“A criticism often levelled at Maslow’s notion of self-actualisation is that its pursuit encourages an egocentric focus on one’s own goals and needs. However, Maslow always contended that it is only through becoming our true, authentic selves that we can transcend the self and look outward with compassion to the rest of humanity. Kaufman explored this too, and found that higher scorers on his self-actualisation scale tended also to score higher on feelings of oneness with the world, but not on decreased self-salience, a sense of independence and bias toward information relevant to oneself. (These are the two main factors in a modern measure of self-transcendence developed by the psychologist David Yaden at the University of Pennsylvania.)

“The new test is sure to reinvigorate Maslow’s ideas, but if this is to help heal our divided world, then the characteristics required for self-actualisation, rather than being a permanent feature of our personalities, must be something we can develop deliberately. I put this point to Kaufman and he is optimistic. ‘I think there is significant room to develop these characteristics [by changing your habits],’ he told me. ‘A good way to start with that,’ he added, ‘is by first identifying where you stand on those characteristics and assessing your weakest links. Capitalise on your highest characteristics but also don’t forget to intentionally be mindful about what might be blocking your self-actualisation … Identify your patterns and make a concerted effort to change. I do think it’s possible with conscientiousness and willpower.’”[9]

But What if There’s No Self to Actualize?

If there’s no unified self, then there’s no beneficiary for all that “concerted effort to change” and “conscientiousness and willpower.”

“The idea of there being a single ‘self’, hidden in a place that only maturity and adulthood can illuminate and which, like archaeologists, we might dig and dust away the detritus to find, is to believe that there is some inner essence locked within us – and that unearthing it could be a key to working out how to live the rest of our lives. This comforting notion of coming of age, of unlocking a true ‘self’ endures, even though it is out of step with current thinking in psychology, which denies a singular identity.[10]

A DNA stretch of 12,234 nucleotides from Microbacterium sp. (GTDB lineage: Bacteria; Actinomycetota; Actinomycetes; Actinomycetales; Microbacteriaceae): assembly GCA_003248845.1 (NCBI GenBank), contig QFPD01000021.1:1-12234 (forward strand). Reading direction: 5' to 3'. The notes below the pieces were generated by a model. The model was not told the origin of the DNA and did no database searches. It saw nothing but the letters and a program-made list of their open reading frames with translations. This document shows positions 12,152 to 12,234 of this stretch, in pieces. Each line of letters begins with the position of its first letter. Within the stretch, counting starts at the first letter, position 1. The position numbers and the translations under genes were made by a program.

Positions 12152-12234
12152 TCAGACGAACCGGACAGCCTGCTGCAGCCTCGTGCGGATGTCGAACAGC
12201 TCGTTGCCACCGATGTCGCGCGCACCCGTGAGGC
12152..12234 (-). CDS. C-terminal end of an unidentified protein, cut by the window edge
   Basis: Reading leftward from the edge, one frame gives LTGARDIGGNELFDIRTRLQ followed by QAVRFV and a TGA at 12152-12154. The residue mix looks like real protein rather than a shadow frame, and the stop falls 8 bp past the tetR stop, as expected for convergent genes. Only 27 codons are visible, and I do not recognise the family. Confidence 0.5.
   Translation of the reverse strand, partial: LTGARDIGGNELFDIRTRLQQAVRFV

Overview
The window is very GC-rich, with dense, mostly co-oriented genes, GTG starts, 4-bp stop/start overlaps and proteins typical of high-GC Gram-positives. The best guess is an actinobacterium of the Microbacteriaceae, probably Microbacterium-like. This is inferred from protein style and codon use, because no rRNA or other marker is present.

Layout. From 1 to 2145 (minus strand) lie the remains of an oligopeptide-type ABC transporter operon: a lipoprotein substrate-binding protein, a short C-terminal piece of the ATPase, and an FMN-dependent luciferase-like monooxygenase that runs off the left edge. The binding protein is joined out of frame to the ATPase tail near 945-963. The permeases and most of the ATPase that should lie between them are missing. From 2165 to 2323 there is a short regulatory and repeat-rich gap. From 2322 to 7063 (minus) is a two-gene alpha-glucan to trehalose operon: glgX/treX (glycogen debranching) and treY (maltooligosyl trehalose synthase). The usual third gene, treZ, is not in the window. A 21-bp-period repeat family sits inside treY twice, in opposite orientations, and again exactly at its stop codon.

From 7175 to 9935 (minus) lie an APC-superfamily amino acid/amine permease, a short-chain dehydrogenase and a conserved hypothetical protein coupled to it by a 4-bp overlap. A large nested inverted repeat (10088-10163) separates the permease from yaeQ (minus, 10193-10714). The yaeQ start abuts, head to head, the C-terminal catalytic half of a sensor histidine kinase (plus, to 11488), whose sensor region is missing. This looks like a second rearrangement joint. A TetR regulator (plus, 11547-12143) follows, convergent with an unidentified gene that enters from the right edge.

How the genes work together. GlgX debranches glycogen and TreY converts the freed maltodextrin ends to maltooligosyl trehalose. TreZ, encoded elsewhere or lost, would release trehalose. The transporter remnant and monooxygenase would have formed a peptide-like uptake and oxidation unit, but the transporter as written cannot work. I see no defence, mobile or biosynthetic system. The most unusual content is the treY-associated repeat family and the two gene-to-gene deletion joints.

Again, it’s hard for most of us to live with that much existential angst[11]. We prefer instead to think there’s a unique self (soul) packed inside each of us, and to invest it with significance.

“From a scientific point of view, we were not created or designed but instead are the product of evolution. The natural events that shaped our world and our own existence were not purposeful. In other words, life is objectively meaningless. From this perspective, the only way to find meaning is to create your own, because the universe has no meaning or purpose. The universe just is. Though there are certainly a small percentage of people who appear to accept this notion, much of the world’s population rejects it. For most humans, the idea that life is inherently meaningless simply will not do.

“Instead, people latch onto what I call teleological thinking. Teleological thinking is when people perceive phenomena in terms of purpose. When applied to natural phenomena, this type of thinking is generally considered to be flawed because it imposes design where there is no evidence for it. To impose purpose and design where there is none is what researchers refer to as a teleological error.”[12]

Teleological thinking finds design and purpose in the material world[13] to counter the feeling that we’re at the mercy of random pointlessness. We prefer our reality to be by design, so that we have a chance to align ourselves with it – a form of personal empowerment psychologists call “agency.”

“Each of us has a story we tell about our own life, a way of structuring the past and fitting events into a coherent narrative. Real life is chaotic; life narratives give it meaning and structure.”[14]

The Coming of Age Narrative

Further, we look to a specific cultural rite of passage – when we “come of age” in late adolescence — as the time when we first discover and take responsibility for our unique self and its identity and purpose. From there, we carry that sense of who we are and where we fit into responsible adult life.